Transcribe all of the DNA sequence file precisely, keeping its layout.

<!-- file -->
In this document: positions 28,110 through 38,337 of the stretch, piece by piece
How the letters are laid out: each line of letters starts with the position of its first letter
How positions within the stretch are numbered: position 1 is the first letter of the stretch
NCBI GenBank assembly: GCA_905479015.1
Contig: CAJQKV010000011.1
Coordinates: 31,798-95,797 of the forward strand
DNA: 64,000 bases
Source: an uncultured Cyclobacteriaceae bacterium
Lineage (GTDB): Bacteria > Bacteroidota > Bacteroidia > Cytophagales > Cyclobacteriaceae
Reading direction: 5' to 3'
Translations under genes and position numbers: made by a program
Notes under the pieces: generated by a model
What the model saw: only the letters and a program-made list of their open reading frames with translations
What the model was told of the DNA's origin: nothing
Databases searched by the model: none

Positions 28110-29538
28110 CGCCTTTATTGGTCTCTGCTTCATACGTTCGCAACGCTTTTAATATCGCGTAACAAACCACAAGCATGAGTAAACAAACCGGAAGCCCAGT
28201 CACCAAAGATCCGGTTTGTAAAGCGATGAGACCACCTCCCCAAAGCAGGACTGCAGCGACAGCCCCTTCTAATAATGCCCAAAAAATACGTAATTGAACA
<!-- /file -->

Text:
In this document: positions 28,110 through 38,337 of the stretch, piece by piece
How the letters are laid out: each line of letters starts with the position of its first letter
How positions within the stretch are numbered: position 1 is the first letter of the stretch
NCBI GenBank assembly: GCA_905479015.1
Contig: CAJQKV010000011.1
Coordinates: 31,798-95,797 of the forward strand
DNA: 64,000 bases
Source: an uncultured Cyclobacteriaceae bacterium
Lineage (GTDB): Bacteria > Bacteroidota > Bacteroidia > Cytophagales > Cyclobacteriaceae
Reading direction: 5' to 3'
Translations under genes and position numbers: made by a program
Notes under the pieces: generated by a model
What the model saw: only the letters and a program-made list of their open reading frames with translations
What the model was told of the DNA's origin: nothing
Databases searched by the model: none

Positions 28110-29538
28110 CGCCTTTATTGGTCTCTGCTTCATACGTTCGCAACGCTTTTAATATCGCGTAACAAACCACAAGCATGAGTAAACAAACCGGAAGCCCAGT
28201 CACCAAAGATCCGGTTTGTAAAGCGATGAGACCACCTCCCCAAAGCAGGACTGCAGCGACAGCCCCTTCTAATAATGCCCAAAAAATACGTAATTGAACA